Here, we show an example of an ephemeris model that will be both faster, and less accurate, than the models implemented in Tudat. This may be advantageous for preliminary simulation. The model is very simple: a perfectly circular orbit in the \(xy-\) frame.
def neptune_state_function( current_time ): if( current_time == current_time ): # Define constants for Neptune ephemeris orbital_radius = 4.5E12 sun_gravitational_parameter = 1.32712440042E20 anomaly_at_j2000 = np.deg2rad( 304.88003 ) # Compute orbitall velocity and orbital period orbital_velocity = math.sqrt( sun_gravitational_parameter / orbital_radius ) orbital_period = 2.0 * math.pi * math.sqrt( orbital_radius ** 3 / sun_gravitational_parameter ) # Compute current angular position along orbit anomaly_at_epoch = anomaly_at_j2000 + 2.0 * math.pi * ( current_time / orbital_period ) # Compute and return Neptune state return np.array([orbital_radius * math.cos(anomaly_at_epoch)],[orbital_radius * math.cos(anomaly_at_epoch)],[0.0] ) ... # Retrieve custom state function, and set as ephemeris function w.r.t. Sun, with axes along J2000 custom_state_function = neptune_state_function body_settings.get( "Neptune" ).ephemeris_settings = environment_setup.ephemeris.custom( custom_state_function, 'Sun', 'ECLIPJ2000' )
In the above example, the user-define function
neptune_state_function is provided when creating the custom ephemeris settings. The only requirement on this custom function is that it takes a single float as argument (representing time since J2000), and returns a 6-dimensional vector (representing the Cartesian state in the frame specified), as can be seen in the
custom() API entry.
Custom model (single), class member
Below, a skeleton is given for a custom class for the calculation of the thrust magnitude.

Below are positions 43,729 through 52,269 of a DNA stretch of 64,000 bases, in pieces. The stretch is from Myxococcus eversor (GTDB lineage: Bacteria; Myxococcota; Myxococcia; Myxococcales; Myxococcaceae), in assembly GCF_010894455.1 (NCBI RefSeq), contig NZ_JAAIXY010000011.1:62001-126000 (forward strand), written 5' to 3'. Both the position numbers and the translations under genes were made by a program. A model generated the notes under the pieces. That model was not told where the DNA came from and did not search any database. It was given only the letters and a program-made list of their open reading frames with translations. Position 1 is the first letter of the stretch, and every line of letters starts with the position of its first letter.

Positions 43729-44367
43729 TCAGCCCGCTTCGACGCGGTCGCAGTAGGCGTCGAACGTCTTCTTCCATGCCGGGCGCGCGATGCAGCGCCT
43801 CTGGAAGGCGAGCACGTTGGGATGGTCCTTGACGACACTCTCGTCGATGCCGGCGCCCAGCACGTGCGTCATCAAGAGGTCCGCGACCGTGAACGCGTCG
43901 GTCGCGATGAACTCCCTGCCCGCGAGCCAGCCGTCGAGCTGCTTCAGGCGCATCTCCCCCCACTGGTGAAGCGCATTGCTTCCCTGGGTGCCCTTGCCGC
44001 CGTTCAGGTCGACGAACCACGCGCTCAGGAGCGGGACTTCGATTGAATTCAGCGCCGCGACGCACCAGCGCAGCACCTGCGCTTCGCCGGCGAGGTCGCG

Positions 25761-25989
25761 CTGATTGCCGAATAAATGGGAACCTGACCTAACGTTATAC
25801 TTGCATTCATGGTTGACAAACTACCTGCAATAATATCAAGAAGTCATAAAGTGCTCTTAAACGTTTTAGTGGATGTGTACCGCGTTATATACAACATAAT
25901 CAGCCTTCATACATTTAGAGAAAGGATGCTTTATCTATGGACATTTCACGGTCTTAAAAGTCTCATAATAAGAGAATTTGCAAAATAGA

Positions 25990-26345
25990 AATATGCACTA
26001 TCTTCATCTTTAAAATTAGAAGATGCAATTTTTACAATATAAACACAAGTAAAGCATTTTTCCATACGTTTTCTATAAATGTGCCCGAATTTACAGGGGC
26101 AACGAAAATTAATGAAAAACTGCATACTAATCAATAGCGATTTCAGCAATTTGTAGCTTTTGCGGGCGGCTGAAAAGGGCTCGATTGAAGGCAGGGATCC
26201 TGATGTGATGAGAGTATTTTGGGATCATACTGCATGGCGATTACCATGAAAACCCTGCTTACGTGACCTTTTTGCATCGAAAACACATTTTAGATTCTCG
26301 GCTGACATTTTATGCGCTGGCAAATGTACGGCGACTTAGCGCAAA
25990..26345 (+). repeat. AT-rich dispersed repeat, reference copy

class SimpleCustomGuidanceModel: def __init__(self, bodies: environment.SystemOfBodies): # Extract the STS and Earth bodies self.vehicle = bodies.get_body("Vehicle") self.earth = bodies.get_body("Earth") def getThrustMagnitude(self, current_time: float): if( current_time == current_time ): # Update the class to the current time self.thrust_magnitude = ... # Return angles calculated by update function return self.thrust_magnitude
This setup allows the guidance model to direcly access any of the properties of the bodies named ‘Earth’ and ‘Vehicle’, which were set as class attributes of the
SimpleCustomGuidanceModel class (note: the inputs to the constructor, and the manner in which they are used is entirely up to the user, here we give just one example).
The custom thrust magnitude model can then be used as follows to define the thrust magnitude that is to be exerted by an engine:
# Create bodies (same as in any other simulation) bodies = ... # Create guidance object guidance_model = SimpleCustomGuidanceModel( bodies ) # Extract guidance function thrust_magnitude_function = guidance_model.get_thrust_magnitude # Create thrust settings from custom model thrust_magnitude_settings = environment_setup.thrust.custom_thrust_magnitude( thrust_magnitude_function, specific_impulse = 300.0 ) # Create engine model, and add to Vehicle environment_setup.add_engine_model( "Vehicle", "MainEngine", thrust_magnitude_settings, system_of_bodies )
Custom model (multiple), class member
Below, a skeleton is given for a custom class for the calculation of both thrust magnitude and aerodynamic angles.